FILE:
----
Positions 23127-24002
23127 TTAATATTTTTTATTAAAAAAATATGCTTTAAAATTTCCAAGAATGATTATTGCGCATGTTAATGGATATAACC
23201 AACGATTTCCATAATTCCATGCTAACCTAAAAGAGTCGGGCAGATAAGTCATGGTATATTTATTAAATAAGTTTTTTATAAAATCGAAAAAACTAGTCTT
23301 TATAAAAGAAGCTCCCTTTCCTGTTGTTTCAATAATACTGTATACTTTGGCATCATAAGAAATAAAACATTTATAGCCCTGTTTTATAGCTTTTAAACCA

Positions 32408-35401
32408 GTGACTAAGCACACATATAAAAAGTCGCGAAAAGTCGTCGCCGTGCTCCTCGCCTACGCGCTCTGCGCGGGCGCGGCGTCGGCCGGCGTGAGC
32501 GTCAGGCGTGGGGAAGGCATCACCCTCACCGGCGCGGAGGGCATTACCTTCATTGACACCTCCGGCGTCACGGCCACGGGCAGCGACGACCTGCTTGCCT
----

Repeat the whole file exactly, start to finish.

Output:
Positions 23127-24002
23127 TTAATATTTTTTATTAAAAAAATATGCTTTAAAATTTCCAAGAATGATTATTGCGCATGTTAATGGATATAACC
23201 AACGATTTCCATAATTCCATGCTAACCTAAAAGAGTCGGGCAGATAAGTCATGGTATATTTATTAAATAAGTTTTTTATAAAATCGAAAAAACTAGTCTT
23301 TATAAAAGAAGCTCCCTTTCCTGTTGTTTCAATAATACTGTATACTTTGGCATCATAAGAAATAAAACATTTATAGCCCTGTTTTATAGCTTTTAAACCA

Positions 32408-35401
32408 GTGACTAAGCACACATATAAAAAGTCGCGAAAAGTCGTCGCCGTGCTCCTCGCCTACGCGCTCTGCGCGGGCGCGGCGTCGGCCGGCGTGAGC
32501 GTCAGGCGTGGGGAAGGCATCACCCTCACCGGCGCGGAGGGCATTACCTTCATTGACACCTCCGGCGTCACGGCCACGGGCAGCGACGACCTGCTTGCCT